One of the top five reasons individuals attend events is to network and meet people. Don’t leave networking and relationship building to chance. Find creative ways to facilitate conversations and ensure attendees walk away with new connections.

When designing networking opportunities it’s important to consider different personality types. Finding fun and engaging ways for attendees to make meaningful connections doesn’t have to revolve around a table. Lawn games such as cornhole can be a fun and unique way for individuals to meet in a more informal setting. If there is a welcome event prior to the start of the main attraction, consider finding a way to build in connection points.

Creating an opportunity for individuals to connect before the main event will produce friendly faces. People will have a cohort to meet up with during breaks and trade notes and remain connected to each other for the entirety of the event.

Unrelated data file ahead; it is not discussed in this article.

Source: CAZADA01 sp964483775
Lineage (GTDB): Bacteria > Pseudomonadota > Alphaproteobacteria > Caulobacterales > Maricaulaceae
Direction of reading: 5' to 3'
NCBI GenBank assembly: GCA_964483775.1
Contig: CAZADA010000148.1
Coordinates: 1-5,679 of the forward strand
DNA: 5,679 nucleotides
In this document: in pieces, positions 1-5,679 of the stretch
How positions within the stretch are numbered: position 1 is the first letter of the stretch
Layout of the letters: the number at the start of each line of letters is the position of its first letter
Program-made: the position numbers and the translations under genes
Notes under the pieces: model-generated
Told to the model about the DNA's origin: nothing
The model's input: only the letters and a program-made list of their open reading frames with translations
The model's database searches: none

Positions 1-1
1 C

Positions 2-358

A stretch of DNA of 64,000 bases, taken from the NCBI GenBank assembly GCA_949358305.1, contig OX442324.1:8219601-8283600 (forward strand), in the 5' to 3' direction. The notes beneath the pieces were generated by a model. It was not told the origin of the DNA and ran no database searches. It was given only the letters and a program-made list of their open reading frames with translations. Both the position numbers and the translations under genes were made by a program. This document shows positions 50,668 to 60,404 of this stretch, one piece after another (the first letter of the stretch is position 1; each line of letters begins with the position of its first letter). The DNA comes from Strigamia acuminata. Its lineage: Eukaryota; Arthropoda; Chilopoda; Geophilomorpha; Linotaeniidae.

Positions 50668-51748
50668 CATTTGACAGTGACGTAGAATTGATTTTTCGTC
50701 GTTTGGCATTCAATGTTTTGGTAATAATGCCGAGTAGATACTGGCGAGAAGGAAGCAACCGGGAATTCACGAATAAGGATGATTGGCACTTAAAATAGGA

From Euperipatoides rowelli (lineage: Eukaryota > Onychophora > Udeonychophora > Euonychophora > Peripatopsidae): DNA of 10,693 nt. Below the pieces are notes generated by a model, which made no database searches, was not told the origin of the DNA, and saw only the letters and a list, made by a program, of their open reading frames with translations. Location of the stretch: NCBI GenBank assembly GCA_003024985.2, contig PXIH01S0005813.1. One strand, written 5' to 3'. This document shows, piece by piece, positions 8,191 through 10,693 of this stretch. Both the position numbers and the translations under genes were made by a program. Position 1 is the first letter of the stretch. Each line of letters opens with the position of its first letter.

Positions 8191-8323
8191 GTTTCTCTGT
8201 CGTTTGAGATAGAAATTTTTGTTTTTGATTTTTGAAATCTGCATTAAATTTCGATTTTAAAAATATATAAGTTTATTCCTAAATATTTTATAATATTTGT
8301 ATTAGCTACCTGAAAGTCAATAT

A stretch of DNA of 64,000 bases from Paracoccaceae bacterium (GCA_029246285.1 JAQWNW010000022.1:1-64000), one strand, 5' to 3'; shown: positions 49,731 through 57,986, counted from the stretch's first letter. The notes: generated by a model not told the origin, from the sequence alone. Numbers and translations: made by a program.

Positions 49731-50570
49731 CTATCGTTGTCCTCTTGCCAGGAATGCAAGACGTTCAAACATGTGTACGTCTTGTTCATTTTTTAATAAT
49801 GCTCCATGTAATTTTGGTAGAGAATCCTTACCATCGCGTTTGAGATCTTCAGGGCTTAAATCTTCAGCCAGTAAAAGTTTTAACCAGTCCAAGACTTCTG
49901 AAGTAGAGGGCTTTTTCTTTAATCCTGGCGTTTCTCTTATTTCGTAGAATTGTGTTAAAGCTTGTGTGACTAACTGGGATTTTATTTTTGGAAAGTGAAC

Putting on a great event is so much more than logistics, it’s about the attendee experience from start to finish. A well-executed event has the capability to re-energize your members and save you money. Don’t rely on your logistics team to design in the mindset of your audience. At The Clearing, we specialize in designing engaging meetings and events that achieve specific outcomes to build value for your attendees. Interested in learning more about what we can do for your upcoming event? Send me an email to start a conversation today.

Nicholas Srebrow is a Director at The Clearing and co-lead for the firm’s group focused on the commercial sector clients. Nicholas leads a team of consultants focused on delivering best-in-class organizational change management services.